Of tendrils, leaves, and rough nuts brown 100

(Men sell not such in any town);

One heaved the golden weight

Of dish and fruit to offer her:

'Come buy, come buy,' was still their cry.

Laura stared but did not stir,

Longed but had no money:

The whisk-tailed merchant bade her taste

In tones as smooth as honey,

The cat-faced purr'd,

The rat-faced spoke a word 110

Of welcome, and the snail-paced even was heard;

One parrot-voiced and jolly

Cried 'Pretty Goblin' still for 'Pretty Polly;'--

One whistled like a bird.

But sweet-tooth Laura spoke in haste:

'Good folk, I have no coin;

To take were to purloin:

I have no copper in my purse,

I have no silver either,

And all my gold is on the furze 120

That shakes in windy weather

Above the rusty heather.'

'You have much gold upon your head,'

They answered all together:

'Buy from us with a golden curl.'

She clipped a precious golden lock,

She dropped a tear more rare than pearl,

Then sucked their fruit globes fair or red:

Sweeter than honey from the rock,

Stronger than man-rejoicing wine, 130

Clearer than water flowed that juice;

She never tasted such before,

How should it cloy with length of use?

She sucked and sucked and sucked the more

Fruits which that unknown orchard bore;

She sucked until her lips were sore;

Then flung the emptied rinds away

But gathered up one kernel stone,

And knew not was it night or day

As she turned home alone. 140

Lizzie met her at the gate

Full of wise upbraidings:

'Dear, you should not stay so late,

Twilight is not good for maidens;

Should not loiter in the glen

In the haunts of goblin men.

Do you not remember Jeanie,

How she met them in the moonlight,

Took their gifts both choice and many,

Ate their fruits and wore their flowers 150

Plucked from bowers

Where summer ripens at all hours?

But ever in the noonlight

She pined and pined away;

Sought them by night and day,

Found them no more, but dwindled and grew grey;

Then fell with the first snow,

While to this day no grass will grow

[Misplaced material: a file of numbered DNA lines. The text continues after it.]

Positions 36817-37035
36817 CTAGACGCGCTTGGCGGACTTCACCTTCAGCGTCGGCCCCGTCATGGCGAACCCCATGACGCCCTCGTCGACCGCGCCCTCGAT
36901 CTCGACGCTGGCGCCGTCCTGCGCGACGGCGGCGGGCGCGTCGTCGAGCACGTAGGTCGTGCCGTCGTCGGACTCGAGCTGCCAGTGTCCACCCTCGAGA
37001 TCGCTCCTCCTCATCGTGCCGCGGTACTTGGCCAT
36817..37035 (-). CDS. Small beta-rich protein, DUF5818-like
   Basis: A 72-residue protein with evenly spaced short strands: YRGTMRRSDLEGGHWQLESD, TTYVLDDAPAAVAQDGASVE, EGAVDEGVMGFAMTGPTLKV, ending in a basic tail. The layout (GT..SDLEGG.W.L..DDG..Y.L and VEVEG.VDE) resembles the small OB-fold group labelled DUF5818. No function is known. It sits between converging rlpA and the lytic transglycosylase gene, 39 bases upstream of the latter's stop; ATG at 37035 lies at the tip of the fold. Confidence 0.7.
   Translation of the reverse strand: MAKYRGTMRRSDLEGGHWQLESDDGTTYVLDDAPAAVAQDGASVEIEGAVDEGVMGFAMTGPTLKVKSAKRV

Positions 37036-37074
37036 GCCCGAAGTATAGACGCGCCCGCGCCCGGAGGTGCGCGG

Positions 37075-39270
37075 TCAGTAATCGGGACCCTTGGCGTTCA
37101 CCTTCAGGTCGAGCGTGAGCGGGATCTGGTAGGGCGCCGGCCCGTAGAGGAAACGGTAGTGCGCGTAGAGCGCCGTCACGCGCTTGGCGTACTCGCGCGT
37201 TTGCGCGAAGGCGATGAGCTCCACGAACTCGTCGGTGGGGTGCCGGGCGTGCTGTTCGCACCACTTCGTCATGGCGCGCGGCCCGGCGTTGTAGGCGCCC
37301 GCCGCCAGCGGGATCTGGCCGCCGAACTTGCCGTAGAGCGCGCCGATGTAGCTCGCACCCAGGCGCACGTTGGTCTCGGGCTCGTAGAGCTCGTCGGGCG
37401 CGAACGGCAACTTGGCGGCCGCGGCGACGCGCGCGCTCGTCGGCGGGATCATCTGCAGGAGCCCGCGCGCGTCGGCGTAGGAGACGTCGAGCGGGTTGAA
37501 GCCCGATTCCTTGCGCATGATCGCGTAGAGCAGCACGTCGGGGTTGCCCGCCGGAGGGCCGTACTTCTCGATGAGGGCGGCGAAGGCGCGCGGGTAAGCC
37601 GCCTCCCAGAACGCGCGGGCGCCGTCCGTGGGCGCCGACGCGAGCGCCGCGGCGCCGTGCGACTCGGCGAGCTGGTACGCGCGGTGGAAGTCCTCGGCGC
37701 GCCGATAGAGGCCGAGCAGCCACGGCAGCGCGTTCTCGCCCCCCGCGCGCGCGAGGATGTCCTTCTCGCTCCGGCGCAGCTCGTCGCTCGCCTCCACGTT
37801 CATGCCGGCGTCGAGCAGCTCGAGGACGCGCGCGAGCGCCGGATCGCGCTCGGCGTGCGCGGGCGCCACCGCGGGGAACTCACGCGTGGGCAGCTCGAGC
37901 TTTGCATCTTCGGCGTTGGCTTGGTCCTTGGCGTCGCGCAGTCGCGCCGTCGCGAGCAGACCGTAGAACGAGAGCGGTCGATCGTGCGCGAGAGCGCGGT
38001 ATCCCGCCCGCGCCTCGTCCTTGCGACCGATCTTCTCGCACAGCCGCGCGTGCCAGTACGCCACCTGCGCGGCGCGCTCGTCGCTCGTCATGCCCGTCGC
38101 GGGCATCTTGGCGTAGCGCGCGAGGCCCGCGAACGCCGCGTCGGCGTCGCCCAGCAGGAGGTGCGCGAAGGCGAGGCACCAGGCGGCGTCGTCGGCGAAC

Where she lies low:

I planted daisies there a year ago 160

That never blow.

You should not loiter so.'

'Nay, hush,' said Laura:

'Nay, hush, my sister:

I ate and ate my fill,

Yet my mouth waters still;

To-morrow night I will

Buy more:' and kissed her:

'Have done with sorrow;

I'll bring you plums to-morrow 170

Fresh on their mother twigs,

Cherries worth getting;

You cannot think what figs

My teeth have met in,

What melons icy-cold

Piled on a dish of gold

Too huge for me to hold,

What peaches with a velvet nap,

Pellucid grapes without one seed:

Odorous indeed must be the mead 180

Whereon they grow, and pure the wave they drink

With lilies at the brink,

And sugar-sweet their sap.'

Golden head by golden head,

Like two pigeons in one nest

Folded in each other's wings,

They lay down in their curtained bed:

Like two blossoms on one stem,

Like two flakes of new-fall'n snow,

Like two wands of ivory 190

Tipped with gold for awful kings.

Moon and stars gazed in at them,

Wind sang to them lullaby,

Lumbering owls forbore to fly,

Not a bat flapped to and fro

Round their rest:

Cheek to cheek and breast to breast

Locked together in one nest.

Early in the morning

When the first cock crowed his warning, 200

Neat like bees, as sweet and busy,

Laura rose with Lizzie:

Fetched in honey, milked the cows,

Aired and set to rights the house,

Kneaded cakes of whitest wheat,

Cakes for dainty mouths to eat,

Next churned butter, whipped up cream,

Fed their poultry, sat and sewed;

Talked as modest maidens should:

Lizzie with an open heart, 210

Laura in an absent dream,

One content, one sick in part;

One warbling for the mere bright day's delight,

One longing for the night.

At length slow evening came:

They went with pitchers to the reedy brook;